The second method, inductive approach, is the complete opposite of the above stated theory. It can be termed as the bottom up approach which starts with specific sections and notion and works on those facts to present conclusions on a bigger picture. Here, the conclusion is taken as the starting point and work is planned to reach to a theory that confirms our findings. (Trochim, 2006)

Both approaches contradict each other. The deductive approach is mainly concerned with various assumptions and the experiments and factors are taken into consideration to justify that assumption. On the contrary, inductive approach is more concerned with findings and conclusion. Practically, both the theories are used concurrently. Instead of two separate graphs, researchers combine both theories to form a circular graph, and the concept is represented as an ongoing cycle, first breaking down the general concept into specific facts and then linking those facts to the main theory. Researchers have the ability to overcome limitations imposed by project and environment in order to come up with innovative ideas and theories (Trochim, 2006). This article mainly uses the deductive reasoning approach.

Designing research is time consuming work and requires a lot of effort and concentration. The first step is to define the scope of research, whether to base its research for a fixed time period termed as cross sectional research, or to focus on a study for a particular period of time, such as for 1-2 years. Such a research is termed as longitudinal research work. Longitudinal research is further broken down into two measurements, repeated measures and time series. Theory does not differentiate between the two methods. Based on practical examples it can be deduced that if less than two waves are used for measurement, it is classified under repeated measures. To be classified under the time series, many waves should be used for measurement (Trochim, 2006).

Minimum number of waves has not been mentioned in any research work. However, generally 20 are considered to be the borderline to be categorized under time series. The minimum number has been decided on the basis of practical examples. For time series, authors are required to use more than 20 observations in order to reach a reasonable conclusion. On the contrary, for repeated measurements such as ANOVA, the number of observations is usually less than 20. For the purpose of this article, cross sectional research is more appropriate (Trochim, 2006).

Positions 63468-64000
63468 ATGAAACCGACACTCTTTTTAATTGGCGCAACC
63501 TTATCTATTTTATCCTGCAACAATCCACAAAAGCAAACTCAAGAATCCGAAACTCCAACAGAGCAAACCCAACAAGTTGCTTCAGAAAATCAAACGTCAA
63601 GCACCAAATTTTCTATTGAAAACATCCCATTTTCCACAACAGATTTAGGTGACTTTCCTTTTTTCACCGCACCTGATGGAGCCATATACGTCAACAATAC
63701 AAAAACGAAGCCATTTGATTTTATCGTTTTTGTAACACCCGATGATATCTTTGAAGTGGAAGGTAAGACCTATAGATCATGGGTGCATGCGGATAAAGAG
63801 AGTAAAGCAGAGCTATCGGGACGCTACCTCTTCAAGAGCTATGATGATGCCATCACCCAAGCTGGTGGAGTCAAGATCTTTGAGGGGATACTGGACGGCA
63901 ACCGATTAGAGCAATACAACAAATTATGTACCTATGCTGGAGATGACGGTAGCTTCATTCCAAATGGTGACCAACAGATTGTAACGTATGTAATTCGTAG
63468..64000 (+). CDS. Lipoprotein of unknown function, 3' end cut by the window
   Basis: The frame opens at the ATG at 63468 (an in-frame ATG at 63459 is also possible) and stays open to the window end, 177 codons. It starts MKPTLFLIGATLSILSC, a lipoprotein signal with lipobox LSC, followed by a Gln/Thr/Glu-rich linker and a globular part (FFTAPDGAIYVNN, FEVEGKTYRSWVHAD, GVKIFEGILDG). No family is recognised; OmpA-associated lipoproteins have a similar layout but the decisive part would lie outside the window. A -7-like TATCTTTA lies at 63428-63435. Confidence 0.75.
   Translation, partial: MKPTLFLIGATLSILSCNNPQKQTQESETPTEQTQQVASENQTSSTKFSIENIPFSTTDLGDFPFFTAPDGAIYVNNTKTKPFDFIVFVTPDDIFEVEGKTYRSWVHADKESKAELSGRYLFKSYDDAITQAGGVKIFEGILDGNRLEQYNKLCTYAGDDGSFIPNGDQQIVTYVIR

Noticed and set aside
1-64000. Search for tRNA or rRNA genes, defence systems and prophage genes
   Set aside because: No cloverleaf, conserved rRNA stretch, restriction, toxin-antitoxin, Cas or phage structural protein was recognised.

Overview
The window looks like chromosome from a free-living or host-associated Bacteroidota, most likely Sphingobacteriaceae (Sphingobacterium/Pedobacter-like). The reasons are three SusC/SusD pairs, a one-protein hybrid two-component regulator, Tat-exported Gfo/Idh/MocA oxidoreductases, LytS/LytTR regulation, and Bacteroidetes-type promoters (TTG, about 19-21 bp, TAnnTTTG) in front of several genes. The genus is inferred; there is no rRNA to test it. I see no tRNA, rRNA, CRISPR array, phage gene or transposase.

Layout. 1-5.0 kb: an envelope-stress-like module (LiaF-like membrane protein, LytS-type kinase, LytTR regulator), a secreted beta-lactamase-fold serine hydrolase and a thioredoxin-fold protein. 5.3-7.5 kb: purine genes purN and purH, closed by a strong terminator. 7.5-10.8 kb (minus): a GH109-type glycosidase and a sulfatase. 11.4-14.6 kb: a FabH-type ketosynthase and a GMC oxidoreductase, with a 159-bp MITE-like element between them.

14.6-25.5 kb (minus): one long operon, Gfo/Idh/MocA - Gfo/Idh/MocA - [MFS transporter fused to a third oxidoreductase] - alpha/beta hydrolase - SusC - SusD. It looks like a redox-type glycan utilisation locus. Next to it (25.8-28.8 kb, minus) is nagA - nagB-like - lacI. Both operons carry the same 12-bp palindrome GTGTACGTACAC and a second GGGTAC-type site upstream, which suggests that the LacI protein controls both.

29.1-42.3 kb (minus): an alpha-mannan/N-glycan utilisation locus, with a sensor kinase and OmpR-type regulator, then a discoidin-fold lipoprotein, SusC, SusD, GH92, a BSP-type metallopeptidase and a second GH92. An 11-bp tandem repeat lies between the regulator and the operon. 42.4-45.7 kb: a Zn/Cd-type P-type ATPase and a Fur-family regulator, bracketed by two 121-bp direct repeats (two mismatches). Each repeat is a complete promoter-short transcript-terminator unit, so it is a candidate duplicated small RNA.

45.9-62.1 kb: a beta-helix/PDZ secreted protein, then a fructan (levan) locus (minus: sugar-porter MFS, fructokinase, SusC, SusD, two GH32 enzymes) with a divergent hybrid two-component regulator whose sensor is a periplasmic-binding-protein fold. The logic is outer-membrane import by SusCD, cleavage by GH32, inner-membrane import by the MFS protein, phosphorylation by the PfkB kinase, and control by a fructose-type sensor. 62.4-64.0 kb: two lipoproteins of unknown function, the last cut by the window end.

Surveys are the back bone of any research, and can be categorized in two ways, interviews or questionnaire. The only difference between the two types of surveys is the way in which it is conducted. Where one entails the use of written evidence, the other is a verbal one-on-one communication approach. However, for interviews to be effective the researcher has to bear additional expense of hiring an interviewer who has the required communication skills (Trochim, 2006).

There is a general perception that interviews contain open ended questions, giving the participant more room to present his view, whereas questionnaires are brief and relevant to the point only. In reality, it depends on the interviewer and the researcher setting questions for questionnaires. Even interviews can contain close ended questions and questionnaires can be designed in a way to allow the participant to present his views (Trochim, 2006).

The kingdom of survey research has turned over a new leaf in the last 10 years. Automated mechanism has been introduced to select numbers randomly for mobile phone interviews. For focus groups, group interviews have been innovated and new ideas are promoted. This has resulted in the rise of the concept of service delivery. Questionnaires are encouraged for this new concept as it is consistent with the mode of surveys (Trochim, 2006).

Conceptual or Theoretical Framework

This framework deals with the walls surrounded around the concept of screening that prevent women from entering inside. These obstacles include conveyance issues resulting from cost and transportation issues, not having access to health care facilities and insufficient information about cancer screening and its treatment. The most powerful obstacle in the way to improvement is perception of women who believe that the disease is incurable and a thing to be ashamed of, because people start looking at you with sympathy and regret (Jernigan, Trauth, Neal-Ferguson, & Cartier-Ulrich, 2001; Powe, 2001; Shankar, Selvin, & Alberg, 2002).

In today's world, people are so busy with their own lives that the disease of cancer and its risk of occurrence are normally overlooked by women. As a result, cancer screening is undertaken only when it is predicted. Therefore, it takes a crisis orientation approach rather than a prevention orientation… [END OF PREVIEW] . . . READ MORE

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How to Cite "Breast Cancer Treatment" Introduction in a Bibliography:

APA Style

Breast Cancer Treatment.  (2012, April 27).  Retrieved January 15, 2021, from

MLA Format

"Breast Cancer Treatment."  27 April 2012.  Web.  15 January 2021. <>.

Chicago Style

"Breast Cancer Treatment."  April 27, 2012.  Accessed January 15, 2021.